Apparently there is no need to discover if allegations are true nowadays.  Just the fact that someone has been accused by anonymous sources is enough to convict - at least in the press.  So much for innocent until proven guilty.  Proof of a settlement is no proof at all, particularly when it comes to sexual harassment allegations.  It is routine for large companies to pay off on claims like this as it is far cheaper (even at $45,000) than investigating and defending a suit.  Ultimately, a southern man - particularly of a certain age - calling someone 'darling' is as much sexual harassment as Brigadier General Michael Walsh's calling Senator Barbara Boxer 'ma'am' was an attempt to somehow demean her.  Ridiculous.

That Cain has enjoyed a bump in not just contributions but polling, too, shows that the public just doesn't seem to be buying what Politico is selling.  The question is, has it cast at least a shadow of a doubt on his character?  The media are certainly trying to imply that, but his support seems to be as strong as ever, even after a week-long journalistic full court press.  NRA's consent for the non-disclosure agreement to be lifted should put an end to the matter once and for all.  At this point, the accuser restricted by the agreement is unwilling to go public, and none of the others seem too keen to step forward either. 

The big question is, will this palinization work? 

So far, it hasn't.  In fact, his less than stellar handling of the situation might do more to damage his prospects than the initial allegations themselves.  There is also the possiblity of another accuser stepping forward, but if her accusations are as flimsy and vague as the other three, it's more likely the public will take it with a boulder of salt, roll their eyes and move on.  Don't get me wrong - if Cain has skeletons in his closet they must, by all means, be brought to light.  It's called vetting.  If the media had done half as good a job vetting candidate Obama, we'd be talking about running against incumbent President Rodham-Clinton today - you know, the one who wasn't hanging out with Ayers, Wright, and Rezko.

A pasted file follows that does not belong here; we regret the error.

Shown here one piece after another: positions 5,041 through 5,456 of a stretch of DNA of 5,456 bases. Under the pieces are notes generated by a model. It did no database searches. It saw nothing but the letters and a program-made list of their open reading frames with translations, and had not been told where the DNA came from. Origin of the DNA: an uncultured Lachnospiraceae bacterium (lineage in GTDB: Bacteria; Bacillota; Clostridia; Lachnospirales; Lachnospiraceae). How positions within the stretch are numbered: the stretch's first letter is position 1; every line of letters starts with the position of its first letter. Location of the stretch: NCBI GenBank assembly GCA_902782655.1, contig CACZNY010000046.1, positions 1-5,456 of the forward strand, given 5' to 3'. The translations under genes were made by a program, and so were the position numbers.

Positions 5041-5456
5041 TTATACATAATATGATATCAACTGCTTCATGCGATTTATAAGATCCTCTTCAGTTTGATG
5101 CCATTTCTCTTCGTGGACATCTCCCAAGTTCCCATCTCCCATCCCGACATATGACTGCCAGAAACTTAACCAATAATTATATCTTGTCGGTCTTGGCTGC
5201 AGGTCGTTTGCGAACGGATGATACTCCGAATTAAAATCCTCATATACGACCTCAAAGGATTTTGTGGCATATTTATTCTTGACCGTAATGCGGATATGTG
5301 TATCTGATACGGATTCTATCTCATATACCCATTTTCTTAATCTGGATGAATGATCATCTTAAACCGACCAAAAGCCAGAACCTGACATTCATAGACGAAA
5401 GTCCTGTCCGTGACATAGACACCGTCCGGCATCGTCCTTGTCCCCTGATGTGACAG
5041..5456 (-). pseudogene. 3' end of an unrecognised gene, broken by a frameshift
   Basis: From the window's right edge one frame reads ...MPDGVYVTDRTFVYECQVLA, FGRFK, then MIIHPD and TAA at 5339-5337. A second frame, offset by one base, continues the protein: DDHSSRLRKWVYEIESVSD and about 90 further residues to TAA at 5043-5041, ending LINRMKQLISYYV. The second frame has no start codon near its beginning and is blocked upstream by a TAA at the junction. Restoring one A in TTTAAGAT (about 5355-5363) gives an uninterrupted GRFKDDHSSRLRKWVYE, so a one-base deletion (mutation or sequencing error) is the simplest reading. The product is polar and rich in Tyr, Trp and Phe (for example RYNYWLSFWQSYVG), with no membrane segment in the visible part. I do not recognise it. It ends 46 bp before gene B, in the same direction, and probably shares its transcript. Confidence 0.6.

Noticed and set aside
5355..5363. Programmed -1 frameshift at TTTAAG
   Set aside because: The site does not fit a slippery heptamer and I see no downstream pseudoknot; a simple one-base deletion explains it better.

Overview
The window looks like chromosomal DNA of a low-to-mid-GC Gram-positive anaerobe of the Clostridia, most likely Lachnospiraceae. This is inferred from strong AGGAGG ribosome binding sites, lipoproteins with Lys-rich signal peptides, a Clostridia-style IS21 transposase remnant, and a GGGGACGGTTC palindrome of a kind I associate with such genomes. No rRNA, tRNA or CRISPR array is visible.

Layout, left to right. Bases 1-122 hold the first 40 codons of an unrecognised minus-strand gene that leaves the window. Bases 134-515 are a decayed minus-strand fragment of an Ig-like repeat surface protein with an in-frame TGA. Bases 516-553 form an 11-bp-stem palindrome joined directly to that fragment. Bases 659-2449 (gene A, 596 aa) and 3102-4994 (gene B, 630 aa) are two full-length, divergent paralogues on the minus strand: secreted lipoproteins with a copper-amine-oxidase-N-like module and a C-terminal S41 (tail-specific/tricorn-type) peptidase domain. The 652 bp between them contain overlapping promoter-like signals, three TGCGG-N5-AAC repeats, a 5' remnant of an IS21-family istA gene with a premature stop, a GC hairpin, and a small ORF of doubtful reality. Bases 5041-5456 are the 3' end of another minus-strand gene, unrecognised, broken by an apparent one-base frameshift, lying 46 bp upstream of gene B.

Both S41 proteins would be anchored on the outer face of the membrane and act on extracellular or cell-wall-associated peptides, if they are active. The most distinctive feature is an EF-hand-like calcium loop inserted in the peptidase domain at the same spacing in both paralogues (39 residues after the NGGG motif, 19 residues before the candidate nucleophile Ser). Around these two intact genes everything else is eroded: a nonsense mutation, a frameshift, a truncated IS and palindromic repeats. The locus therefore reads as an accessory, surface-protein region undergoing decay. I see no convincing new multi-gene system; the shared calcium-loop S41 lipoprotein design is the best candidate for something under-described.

But that would be to imply that those associations carried just as much political import as those of Jane Doe numbers One, Two and Three. 

How silly.

UPDATE:  Herman Cain has suspended his campaign after a woman named Ginger White stepped forward and claimed a thirteen year affair with the candidate.  It seems that this particular bit of smoke had some fire behind it.  Cain blames the media for his sinking polls and thus the suspension of his campaign, but it would be more likely that his poor performance in interviews and debates - particularly on foreign affairs - did him in.  If allegations of affairs with presidential candidates were disqualifiers, Bill Clinton would never have been elected.  But the Lothario-in-Chief got into the Oval Office because his responses and debate performances were as strong and rock-solid as his libido.   In my opinion, Herman Cain's campaign was over with that infamous question on Libya.  It's painful to watch.  I'm with S.E. Cupp.  He just wasn't up to the task and it was only a matter of time before it became obvious.